By that point of the trip, I got so comfortable with the solitude that it became almost addictive. Let me explain. I am very social and outgoing and find it easy to connect with people wherever I go. However, I love being alone a lot. So I took advantage of that on this trip to push the envelope, digging deeper into myself and practicing mindfulness.
While it might be possible to achieve that in day-to-day life, I felt at ease in the wilderness.
I would look for the quietest and most isolated place to camp. Such as the location in the photos above. Riding through some light trafficked forest roads that took me to a ridge overlooking the Tetons was better than any campsite I found on that trip so far (Spoiler alert, camping in Colorado blew me out of the water)
I popped my tent up (read about my setup here) and set up camp, and after dinner, I either read a book or just sat there in nature, with little to no static in my head.
Getting to camp somewhere without any cell service was the cherry on top.
Waking up to birds chirping and a gentle cool breeze on a summer morning is worth its weight in gold and coffee beans. I've always slept better outdoors anyway, in remote places. It is a chance to disconnect from civilization to some extent, where you feel no external pressure whatsoever. Instead, you feel driven. Those two aren't the same.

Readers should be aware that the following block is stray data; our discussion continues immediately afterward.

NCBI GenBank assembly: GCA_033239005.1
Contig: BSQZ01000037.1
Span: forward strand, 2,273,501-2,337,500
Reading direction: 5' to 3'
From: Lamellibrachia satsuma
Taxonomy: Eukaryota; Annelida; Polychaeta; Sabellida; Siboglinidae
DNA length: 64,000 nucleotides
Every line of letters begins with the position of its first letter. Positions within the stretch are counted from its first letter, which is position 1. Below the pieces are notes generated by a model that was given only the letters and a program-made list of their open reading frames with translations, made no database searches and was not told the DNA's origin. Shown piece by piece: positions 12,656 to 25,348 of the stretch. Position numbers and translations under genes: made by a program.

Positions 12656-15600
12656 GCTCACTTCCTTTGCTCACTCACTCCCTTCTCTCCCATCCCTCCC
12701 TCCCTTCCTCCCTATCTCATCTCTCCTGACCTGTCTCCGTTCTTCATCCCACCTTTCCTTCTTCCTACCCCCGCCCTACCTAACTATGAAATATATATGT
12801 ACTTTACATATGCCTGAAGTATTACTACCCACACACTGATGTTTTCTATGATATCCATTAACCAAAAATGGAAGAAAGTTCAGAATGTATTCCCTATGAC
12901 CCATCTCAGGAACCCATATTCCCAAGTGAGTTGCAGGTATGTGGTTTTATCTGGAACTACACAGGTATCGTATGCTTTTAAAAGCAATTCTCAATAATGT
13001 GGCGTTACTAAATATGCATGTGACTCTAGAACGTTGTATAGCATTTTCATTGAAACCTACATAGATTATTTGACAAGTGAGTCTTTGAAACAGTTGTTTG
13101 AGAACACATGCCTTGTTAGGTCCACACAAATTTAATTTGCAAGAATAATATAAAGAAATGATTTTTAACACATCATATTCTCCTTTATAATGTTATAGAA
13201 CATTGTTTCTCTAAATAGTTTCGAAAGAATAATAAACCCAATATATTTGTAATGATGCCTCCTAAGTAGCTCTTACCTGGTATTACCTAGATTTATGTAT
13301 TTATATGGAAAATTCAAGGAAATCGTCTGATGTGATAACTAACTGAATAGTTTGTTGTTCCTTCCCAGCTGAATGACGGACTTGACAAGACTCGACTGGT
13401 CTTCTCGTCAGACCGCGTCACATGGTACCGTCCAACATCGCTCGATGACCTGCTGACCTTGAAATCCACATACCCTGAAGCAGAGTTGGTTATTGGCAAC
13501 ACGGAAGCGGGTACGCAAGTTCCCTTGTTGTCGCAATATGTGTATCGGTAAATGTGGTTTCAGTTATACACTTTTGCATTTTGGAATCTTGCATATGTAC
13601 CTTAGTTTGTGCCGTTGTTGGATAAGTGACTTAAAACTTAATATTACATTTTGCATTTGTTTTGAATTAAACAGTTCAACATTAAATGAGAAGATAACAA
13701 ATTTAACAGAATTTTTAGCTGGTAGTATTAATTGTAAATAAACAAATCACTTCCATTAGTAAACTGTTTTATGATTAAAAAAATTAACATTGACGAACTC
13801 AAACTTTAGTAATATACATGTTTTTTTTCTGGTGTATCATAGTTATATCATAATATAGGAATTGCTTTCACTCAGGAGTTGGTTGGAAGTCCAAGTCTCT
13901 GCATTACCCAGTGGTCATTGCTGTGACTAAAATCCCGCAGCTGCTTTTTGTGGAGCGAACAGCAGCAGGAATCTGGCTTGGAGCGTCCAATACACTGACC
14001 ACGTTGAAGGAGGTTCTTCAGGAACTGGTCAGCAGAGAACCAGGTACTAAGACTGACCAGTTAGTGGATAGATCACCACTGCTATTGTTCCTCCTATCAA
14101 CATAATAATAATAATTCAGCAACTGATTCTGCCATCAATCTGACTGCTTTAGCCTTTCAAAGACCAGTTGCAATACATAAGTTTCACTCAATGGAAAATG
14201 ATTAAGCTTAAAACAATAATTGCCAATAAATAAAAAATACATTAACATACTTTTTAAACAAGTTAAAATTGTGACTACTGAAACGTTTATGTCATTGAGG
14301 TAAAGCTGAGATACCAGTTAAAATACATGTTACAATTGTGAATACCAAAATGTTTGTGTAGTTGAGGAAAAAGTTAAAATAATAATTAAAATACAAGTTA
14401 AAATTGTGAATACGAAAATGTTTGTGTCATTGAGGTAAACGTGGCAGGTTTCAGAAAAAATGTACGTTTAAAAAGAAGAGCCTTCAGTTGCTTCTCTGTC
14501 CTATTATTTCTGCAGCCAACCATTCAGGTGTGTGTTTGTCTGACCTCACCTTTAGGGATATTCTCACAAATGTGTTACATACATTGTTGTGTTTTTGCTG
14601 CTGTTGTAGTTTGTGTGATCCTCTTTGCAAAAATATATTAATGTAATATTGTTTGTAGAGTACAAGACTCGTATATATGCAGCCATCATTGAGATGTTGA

My plan for that day was to ride up Teton Pass, which stands at 8,431ft (2570m) high, because that's what you do when visiting Jackson Hole! The pass has access to high country backroads, Mtb & walking trails, and stellar views of the valley. It is no easy feat either since the ride started from the valley floor, which is already at a high elevation of 6,237ft (1901m), higher than the city of Denver.
This ride means a lot to me. The first and only time I've been up Teton pass was in 2015. I drove up the pass, as I mentioned above. I was just starting to lose weight, not by much, however, since I weighed more than 320lbs (145kg) at that point still. I was also riding an average of 10 miles a WEEK, if not less, to be honest.
When I first started riding, I found it challenging to go up any hill or simple gradient in Portland. I was on the pain train for months till my body slowly started to acclimate to being active. I lived a very unhealthy lifestyle, eating all the wrong things and barely exercising.